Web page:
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Belgrade, Hague Exchange Fire

Four new Hague indictments infuriate Serbian authorities. 27 October 2003 BELGRADE, Serbia and Montenegro--Four new indictments, handed down by the International Criminal Tribunal for the former Yugoslavia (ICTY) in The Hague for war crimes committed in Kosovo, have earned the wrath of Belgrade and triggered protests by some 4,000 policemen.

The Hague tribunal indicted four top Serbian generals on 20 October for war crimes relating to the 1998-1999 Kosovo conflict, charging them with having taken part in “a campaign of terror and violence against Kosovar Albanians.”

The indicted include Sreten Lukic, chief of police in Kosovo in 1999, and now deputy interior minister in charge of public safety; General Nebojsa Pavkovic, commander in 1999 of the Third Army in Kosovo and former chief of staff of the Yugoslav People’s Army (JNA); General Vladimir Lazarevic, commander of the Pristina army corps in 1999; and General Vlastimir Djordjevic, head of public security at the Serbian Interior Ministry in 1999.

The four have to answer for forced “expulsion, inhuman acts, and murder,” amounting to crimes against humanity and war crimes, in their capacities as commanders.

The development has been met with anger and frustration in Belgrade.

Serbian Prime Minister Zoran Zivkovic described the indictments as “a drastic violation” of an informal agreement, between ICTY Prosecutor Carla Del Ponte and Belgrade authorities, that says that new war crimes cases would be tried by the newly established Serbian Special Court for War Crimes rather than the ICTY. More importantly, Zivkovic claimed that there had been an understanding between Belgrade and The Hague that there would be no new indictments based on the principle of command responsibility.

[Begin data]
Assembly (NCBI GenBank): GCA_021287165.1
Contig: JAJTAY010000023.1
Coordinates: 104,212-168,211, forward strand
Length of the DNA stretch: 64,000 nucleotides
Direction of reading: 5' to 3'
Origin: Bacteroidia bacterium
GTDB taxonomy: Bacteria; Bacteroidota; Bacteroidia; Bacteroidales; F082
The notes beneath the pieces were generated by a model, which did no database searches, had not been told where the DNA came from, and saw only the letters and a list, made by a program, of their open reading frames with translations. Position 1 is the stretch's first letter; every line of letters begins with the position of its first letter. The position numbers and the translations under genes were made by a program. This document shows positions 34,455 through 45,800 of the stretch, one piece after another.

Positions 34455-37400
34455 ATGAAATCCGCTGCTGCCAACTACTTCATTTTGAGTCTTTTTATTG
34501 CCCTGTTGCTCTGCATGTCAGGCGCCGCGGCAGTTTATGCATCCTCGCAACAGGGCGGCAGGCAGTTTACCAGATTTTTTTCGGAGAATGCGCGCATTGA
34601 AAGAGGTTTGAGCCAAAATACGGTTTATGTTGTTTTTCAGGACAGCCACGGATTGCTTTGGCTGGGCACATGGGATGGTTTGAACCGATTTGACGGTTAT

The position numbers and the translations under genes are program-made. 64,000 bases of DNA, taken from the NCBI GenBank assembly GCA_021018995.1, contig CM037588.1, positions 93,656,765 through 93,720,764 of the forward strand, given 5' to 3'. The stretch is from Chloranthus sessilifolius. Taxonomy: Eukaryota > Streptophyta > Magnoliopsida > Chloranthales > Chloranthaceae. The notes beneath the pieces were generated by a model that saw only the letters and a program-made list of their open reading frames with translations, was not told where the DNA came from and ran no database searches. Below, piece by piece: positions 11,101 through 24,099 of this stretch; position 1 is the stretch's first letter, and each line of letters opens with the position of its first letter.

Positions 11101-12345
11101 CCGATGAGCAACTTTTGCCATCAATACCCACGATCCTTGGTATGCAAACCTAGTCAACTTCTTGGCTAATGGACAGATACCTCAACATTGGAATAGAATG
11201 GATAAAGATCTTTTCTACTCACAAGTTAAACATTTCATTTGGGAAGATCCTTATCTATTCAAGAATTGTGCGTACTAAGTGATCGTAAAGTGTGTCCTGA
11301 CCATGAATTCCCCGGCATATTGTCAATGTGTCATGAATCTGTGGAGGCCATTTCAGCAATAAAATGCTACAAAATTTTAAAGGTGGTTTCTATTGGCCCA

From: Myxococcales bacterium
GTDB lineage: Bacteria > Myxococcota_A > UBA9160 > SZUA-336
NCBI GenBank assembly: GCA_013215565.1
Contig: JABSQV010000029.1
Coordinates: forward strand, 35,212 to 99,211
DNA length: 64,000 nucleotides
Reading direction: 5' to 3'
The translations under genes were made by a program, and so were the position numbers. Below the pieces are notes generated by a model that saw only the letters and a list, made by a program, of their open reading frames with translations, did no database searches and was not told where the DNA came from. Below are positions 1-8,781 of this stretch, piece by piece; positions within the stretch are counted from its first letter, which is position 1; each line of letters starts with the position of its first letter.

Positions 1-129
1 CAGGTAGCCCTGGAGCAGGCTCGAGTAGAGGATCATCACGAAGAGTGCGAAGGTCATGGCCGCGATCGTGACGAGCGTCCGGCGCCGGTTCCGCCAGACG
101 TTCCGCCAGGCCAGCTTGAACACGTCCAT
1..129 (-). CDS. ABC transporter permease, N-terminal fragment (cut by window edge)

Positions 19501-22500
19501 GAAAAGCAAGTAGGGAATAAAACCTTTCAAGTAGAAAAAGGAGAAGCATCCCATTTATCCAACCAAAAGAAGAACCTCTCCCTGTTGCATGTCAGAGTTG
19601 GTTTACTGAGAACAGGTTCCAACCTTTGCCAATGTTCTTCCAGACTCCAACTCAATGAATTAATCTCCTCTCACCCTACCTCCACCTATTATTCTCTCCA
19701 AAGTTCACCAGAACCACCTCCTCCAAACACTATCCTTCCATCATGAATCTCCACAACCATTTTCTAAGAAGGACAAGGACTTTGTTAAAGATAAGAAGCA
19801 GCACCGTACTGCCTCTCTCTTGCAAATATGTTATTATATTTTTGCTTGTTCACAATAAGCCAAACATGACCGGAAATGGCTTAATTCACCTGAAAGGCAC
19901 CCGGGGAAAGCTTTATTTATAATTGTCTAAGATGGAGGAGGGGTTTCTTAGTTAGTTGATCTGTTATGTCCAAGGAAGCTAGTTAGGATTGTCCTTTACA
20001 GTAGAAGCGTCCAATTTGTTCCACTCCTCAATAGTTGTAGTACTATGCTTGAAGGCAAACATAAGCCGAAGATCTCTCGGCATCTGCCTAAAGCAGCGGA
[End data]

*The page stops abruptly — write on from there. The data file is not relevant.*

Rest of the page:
The Hague Prosecutor’s Office denied the existence of any such agreement.

Zivkovic also slammed Del Ponte’s timing, saying the indictments would deal a “blow to reform in Serbia.”

“We have a law that obliges us to cooperate with the ICTY. But why new indictments now, seven days after the meeting in Vienna with the Kosovo Albanians, in the middle of the campaign for presidential elections [on November 16] and of a parliamentary debate of no confidence in the government?” Zivkovic asked.

Serbian Deputy Prime Minister Zarko Korac said Del Ponte “did not show understanding” for the “political consequences of the new indictments.”

Lukic’s chief, Serbian Interior Minister Dusan Mihajlovic, said he would sooner resign than arrest his deputy.

“I will respect any decision of the government, but I will not be the minister who transfers Generals Lukic and Lazarevic to The Hague,” Mihajlovic told state television RTS on 26 October.